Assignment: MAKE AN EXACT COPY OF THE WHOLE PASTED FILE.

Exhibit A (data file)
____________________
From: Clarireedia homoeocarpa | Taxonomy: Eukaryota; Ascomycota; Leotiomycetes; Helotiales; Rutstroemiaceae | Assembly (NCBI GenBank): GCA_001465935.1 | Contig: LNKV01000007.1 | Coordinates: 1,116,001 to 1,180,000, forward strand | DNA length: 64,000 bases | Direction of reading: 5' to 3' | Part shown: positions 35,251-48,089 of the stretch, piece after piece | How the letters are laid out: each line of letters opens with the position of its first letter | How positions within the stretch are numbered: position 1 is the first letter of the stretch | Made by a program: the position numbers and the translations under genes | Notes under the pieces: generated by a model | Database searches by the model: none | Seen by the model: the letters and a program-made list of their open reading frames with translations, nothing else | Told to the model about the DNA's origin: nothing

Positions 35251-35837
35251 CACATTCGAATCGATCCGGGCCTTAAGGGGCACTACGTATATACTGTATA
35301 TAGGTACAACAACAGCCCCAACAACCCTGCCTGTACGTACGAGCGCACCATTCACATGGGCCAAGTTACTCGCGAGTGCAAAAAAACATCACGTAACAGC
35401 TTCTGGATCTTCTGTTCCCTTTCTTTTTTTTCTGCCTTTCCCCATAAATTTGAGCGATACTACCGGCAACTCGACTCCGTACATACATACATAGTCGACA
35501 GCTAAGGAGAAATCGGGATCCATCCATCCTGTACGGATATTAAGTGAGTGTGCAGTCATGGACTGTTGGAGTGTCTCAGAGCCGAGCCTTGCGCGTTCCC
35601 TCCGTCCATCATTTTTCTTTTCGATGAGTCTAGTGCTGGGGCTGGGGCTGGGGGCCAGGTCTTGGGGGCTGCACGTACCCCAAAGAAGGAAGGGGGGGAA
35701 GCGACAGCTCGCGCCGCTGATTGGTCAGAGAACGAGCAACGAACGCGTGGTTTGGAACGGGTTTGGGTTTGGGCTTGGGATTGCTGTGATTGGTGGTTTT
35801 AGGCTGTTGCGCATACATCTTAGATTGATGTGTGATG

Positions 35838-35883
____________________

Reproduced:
From: Clarireedia homoeocarpa | Taxonomy: Eukaryota; Ascomycota; Leotiomycetes; Helotiales; Rutstroemiaceae | Assembly (NCBI GenBank): GCA_001465935.1 | Contig: LNKV01000007.1 | Coordinates: 1,116,001 to 1,180,000, forward strand | DNA length: 64,000 bases | Direction of reading: 5' to 3' | Part shown: positions 35,251-48,089 of the stretch, piece after piece | How the letters are laid out: each line of letters opens with the position of its first letter | How positions within the stretch are numbered: position 1 is the first letter of the stretch | Made by a program: the position numbers and the translations under genes | Notes under the pieces: generated by a model | Database searches by the model: none | Seen by the model: the letters and a program-made list of their open reading frames with translations, nothing else | Told to the model about the DNA's origin: nothing

Positions 35251-35837
35251 CACATTCGAATCGATCCGGGCCTTAAGGGGCACTACGTATATACTGTATA
35301 TAGGTACAACAACAGCCCCAACAACCCTGCCTGTACGTACGAGCGCACCATTCACATGGGCCAAGTTACTCGCGAGTGCAAAAAAACATCACGTAACAGC
35401 TTCTGGATCTTCTGTTCCCTTTCTTTTTTTTCTGCCTTTCCCCATAAATTTGAGCGATACTACCGGCAACTCGACTCCGTACATACATACATAGTCGACA
35501 GCTAAGGAGAAATCGGGATCCATCCATCCTGTACGGATATTAAGTGAGTGTGCAGTCATGGACTGTTGGAGTGTCTCAGAGCCGAGCCTTGCGCGTTCCC
35601 TCCGTCCATCATTTTTCTTTTCGATGAGTCTAGTGCTGGGGCTGGGGCTGGGGGCCAGGTCTTGGGGGCTGCACGTACCCCAAAGAAGGAAGGGGGGGAA
35701 GCGACAGCTCGCGCCGCTGATTGGTCAGAGAACGAGCAACGAACGCGTGGTTTGGAACGGGTTTGGGTTTGGGCTTGGGATTGCTGTGATTGGTGGTTTT
35801 AGGCTGTTGCGCATACATCTTAGATTGATGTGTGATG

Positions 35838-35883